Teamlab Borderless (Odaiba, Tokyo)
Teamlab Borderless has been open on the reclaimed harbor island of Odaiba, Tokyo since 2018. For the last three years, through the pandemic, Teamlab has served up innovative Japanese digital art. With the Odaiba location set to close in August 2022, it’s time to check out this one-of-a-kind experience! For travelers who are able to visit this spring, there will be a special cherry blossom exhibit before it closes.
What is Odaiba?
Originally Odaiba was built at the end of the Edo Period (mid-1800s) as a place to stage land-based defenses in the harbor. During the 1980s, when Japan’s economy and real estate were booming, the islands were meant to be repurposed for housing and entertainment. When the bubble burst, Odaiba lay somewhat dormant until the 2000s when redevelopment began.
Odaiba played host to many of the venues of the Tokyo 2020 Olympics. Unfortunately, as spectators weren’t allowed to attend the Games, it was a missed opportunity for the islands to get back on tourists’ radar.
Today the islands have several large entertainment and shopping complexes, including the famous life-sized Gundam statue. Normally we wouldn’t recommend going to Odaiba unless the Gundam is a must-see, because it’s a bit far out of the way. However, with Teamlab Borderless displaying some of the premier Japanese digital art, we highly recommend checking this out while it’s still open.
Getting to Teamlab Borderless
If you’re staying in Shibuya, the Rinkai Train line offers direct service to Odaiba via Tokyo Teleport Station. From there, it’s a short walk to Palette Town (yes, that’s the name of the starter town in Pokemon Red/Blue) where Teamlab is located. While this option is defintiely easy, the Rinkai Line is the priciest local train in Tokyo. Plus, there’s a far more scenic way to go!
If you go to Shimbashi Station (JR Yamanote Line, Ginza Metro Line) and then transfer to the Yurikamome Line you get spectacular views of the city and Odaiba. The Yurikamome Line is an automated monorail that goes over the famous Rainbow Bridge on its way to Odaiba. Plus, it stops at Aomi Station which is even closer to Palette Town. Sometimes in Tokyo, getting to your destination is half the fun and this is definitely the way to go!
Teamlab Borderless Hours + Tickets
Tickets can be bought at Teamlab’s Official Site. Each ticket has a dedicated entrance time, but after you enter there is no time limit to how long you stay. We recommend going in the morning as it is significantly less crowded. An Adult ticket (15+) is ¥3200 and Children’s tickets are only ¥1000. Even with limited tourism due to the pandemic, we suggest buying tickets at least a few days in advance!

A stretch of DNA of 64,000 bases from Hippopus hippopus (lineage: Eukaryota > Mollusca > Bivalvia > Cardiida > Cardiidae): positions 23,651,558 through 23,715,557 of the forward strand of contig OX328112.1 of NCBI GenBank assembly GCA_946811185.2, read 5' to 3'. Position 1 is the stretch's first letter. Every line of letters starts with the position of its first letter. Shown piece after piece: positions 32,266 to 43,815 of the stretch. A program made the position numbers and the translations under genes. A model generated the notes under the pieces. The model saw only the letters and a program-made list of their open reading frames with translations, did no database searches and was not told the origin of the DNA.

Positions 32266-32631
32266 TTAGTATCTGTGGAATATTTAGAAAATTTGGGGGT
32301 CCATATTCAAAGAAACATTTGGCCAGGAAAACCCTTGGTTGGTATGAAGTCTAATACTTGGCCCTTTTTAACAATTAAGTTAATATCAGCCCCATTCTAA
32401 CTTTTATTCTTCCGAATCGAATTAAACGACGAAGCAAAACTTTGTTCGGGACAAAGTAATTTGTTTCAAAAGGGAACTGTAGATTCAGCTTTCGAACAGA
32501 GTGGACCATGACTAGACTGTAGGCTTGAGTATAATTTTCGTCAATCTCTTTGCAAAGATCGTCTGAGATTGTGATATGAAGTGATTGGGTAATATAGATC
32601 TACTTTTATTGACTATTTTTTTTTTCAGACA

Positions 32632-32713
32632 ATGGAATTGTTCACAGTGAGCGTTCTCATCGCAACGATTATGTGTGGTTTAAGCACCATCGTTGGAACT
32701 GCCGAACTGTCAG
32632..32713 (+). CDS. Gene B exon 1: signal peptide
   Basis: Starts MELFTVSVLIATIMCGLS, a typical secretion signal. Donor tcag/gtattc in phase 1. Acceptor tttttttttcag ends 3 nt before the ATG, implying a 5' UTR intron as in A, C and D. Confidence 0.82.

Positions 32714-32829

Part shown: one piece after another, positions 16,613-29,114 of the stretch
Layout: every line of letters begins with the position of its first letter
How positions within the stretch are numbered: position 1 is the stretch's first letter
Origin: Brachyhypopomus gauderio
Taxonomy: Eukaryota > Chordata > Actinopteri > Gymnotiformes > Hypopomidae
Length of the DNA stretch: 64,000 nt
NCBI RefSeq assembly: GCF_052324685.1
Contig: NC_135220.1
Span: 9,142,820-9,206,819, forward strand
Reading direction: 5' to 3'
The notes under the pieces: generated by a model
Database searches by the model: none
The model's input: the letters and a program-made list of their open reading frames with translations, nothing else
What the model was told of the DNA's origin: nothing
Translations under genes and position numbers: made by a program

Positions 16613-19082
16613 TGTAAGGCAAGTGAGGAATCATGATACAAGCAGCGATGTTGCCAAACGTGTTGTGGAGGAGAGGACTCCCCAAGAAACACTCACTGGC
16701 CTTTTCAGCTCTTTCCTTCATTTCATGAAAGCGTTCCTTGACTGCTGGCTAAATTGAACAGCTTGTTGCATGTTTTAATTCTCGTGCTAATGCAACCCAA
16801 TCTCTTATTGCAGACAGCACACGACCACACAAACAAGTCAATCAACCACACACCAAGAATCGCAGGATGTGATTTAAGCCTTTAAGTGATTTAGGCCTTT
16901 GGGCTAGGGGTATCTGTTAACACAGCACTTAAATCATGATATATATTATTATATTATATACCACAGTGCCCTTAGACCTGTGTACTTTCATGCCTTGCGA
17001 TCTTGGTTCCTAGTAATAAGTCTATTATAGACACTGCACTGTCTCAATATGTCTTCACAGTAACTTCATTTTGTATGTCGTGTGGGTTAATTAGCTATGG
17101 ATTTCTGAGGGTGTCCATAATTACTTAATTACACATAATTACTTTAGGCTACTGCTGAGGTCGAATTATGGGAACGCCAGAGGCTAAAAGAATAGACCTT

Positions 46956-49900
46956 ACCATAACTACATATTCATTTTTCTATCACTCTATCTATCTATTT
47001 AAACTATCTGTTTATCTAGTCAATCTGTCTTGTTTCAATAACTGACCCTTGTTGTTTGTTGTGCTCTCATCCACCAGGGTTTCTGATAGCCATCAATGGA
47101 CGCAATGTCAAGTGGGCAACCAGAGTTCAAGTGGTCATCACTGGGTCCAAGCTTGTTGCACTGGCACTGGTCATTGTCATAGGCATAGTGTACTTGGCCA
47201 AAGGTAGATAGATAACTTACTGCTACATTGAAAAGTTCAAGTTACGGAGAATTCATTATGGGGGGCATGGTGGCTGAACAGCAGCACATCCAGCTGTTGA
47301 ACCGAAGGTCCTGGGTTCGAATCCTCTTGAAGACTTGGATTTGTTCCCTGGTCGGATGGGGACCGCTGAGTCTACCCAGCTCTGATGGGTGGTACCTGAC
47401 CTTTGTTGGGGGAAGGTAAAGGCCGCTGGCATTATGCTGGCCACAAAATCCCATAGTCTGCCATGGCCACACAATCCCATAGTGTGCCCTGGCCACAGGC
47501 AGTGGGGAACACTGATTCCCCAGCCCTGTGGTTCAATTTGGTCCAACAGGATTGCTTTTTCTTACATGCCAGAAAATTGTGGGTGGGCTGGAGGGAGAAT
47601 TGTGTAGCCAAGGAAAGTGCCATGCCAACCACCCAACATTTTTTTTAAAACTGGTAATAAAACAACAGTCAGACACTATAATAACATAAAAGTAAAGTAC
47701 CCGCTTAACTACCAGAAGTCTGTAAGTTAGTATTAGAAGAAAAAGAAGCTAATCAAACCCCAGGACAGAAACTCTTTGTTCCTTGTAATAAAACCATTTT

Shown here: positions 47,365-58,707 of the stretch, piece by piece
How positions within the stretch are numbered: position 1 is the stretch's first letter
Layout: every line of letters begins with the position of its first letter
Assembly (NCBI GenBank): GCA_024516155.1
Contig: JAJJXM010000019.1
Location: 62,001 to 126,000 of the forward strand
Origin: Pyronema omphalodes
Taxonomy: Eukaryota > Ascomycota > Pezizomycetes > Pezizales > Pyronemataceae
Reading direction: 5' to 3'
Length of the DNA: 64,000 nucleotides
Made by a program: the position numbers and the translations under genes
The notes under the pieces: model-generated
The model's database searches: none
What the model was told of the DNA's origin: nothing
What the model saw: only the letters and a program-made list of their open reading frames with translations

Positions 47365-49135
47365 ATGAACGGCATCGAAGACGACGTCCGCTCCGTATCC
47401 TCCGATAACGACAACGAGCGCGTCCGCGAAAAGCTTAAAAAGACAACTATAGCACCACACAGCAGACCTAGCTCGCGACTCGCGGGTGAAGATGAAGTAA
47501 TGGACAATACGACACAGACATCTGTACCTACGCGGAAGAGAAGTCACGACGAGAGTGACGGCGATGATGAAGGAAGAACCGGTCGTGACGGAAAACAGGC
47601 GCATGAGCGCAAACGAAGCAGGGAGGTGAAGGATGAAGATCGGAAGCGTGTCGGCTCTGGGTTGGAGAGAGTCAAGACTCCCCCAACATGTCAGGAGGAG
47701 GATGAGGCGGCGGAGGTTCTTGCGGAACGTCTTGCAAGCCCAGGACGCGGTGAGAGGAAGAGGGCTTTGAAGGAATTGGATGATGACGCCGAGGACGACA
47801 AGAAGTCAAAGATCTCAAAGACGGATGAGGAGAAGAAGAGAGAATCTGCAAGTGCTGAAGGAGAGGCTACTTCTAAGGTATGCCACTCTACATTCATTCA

Japanese Digital Art + Tea
The entire complex uses a series of interactive digital technologies for an immersive experience. While a simple Instagram search will show you the highlights, we suggest going in knowing as little as possible. At each turn there is something incredibly cool and it’s better if you get to enjoy it without having previewed it. As such, we’ll talk about two elements here and leave the rest for you to discover!
Halfway through the museum is a small tea shop. You can order a number of cold Japanese teas and also ice cream. Why cold items you might be asking? Well, the room is set up with temperature sensors. When you let your cold drink sit on the table, a brilliant light show of flower petals swarms and settles in your tea cup. We were glad we took the time to rest here as there is a lot to see in the museum. But, instead of just taking a break, it’s another way to enjoy the unique art at Teamlab Borderless!
Digital Creations Come to Life
One of the coolest interactive components of Teamlabs Borderless was the drawing ecosystem room. There are dozens of stations where you can color in one of a number of animals. Once you have your completed product (left), the staff digitally scans it. Upon scanning it, your animal goes out into the larger room and runs around interacting with the other digital animals. In addition to being immersive, it also serves as a lesson in ecology. For instance, lizards eat frogs and frogs eat butterflies. If visitors put more frogs into the ecosystem, they’ll take over and more quickly exterminate the butterflies.
It was a really fun way to put your mark on the exhibit!
Teamlab Borderless or Teamlab Planets
There is so much to see and do in Teamlabs Borderless. We spent roughly 3 hours there and felt that was a leisurely pace with which we got to explore and see everything we wanted to. There is no prescribed route, but three hours should be enough to cover the full space. That said, we made sure to have one of the earliest entrance times. By the time we left it felt significantly more crowded and made getting the best Instagram pictures a bit harder to get.
In addition to Teamlabs Borderless, there’s also Teamlabs Planets. There are fewer exhibits at Planets and the overall vibe is very different as water and plant elements are scattered throughout. While we haven’t traveled to Planets yet, we still recommend Borderless. Of the iconic Teamlabs Tokyo pictures, the vast majority come from the Borderless experience. Plus, if you’re local, Planets will be open a bit longer than Borderless, giving you more opportunities to go.
If you have a limited amount of time in Tokyo, we recommend prioritizing Borderless unless digital art is your #1 area of interest. It’s hard to balance so many different experiences on a limited amount of time. If you spend the morning in Odaiba, we recommend spending the afternoon in Shimokitazawa!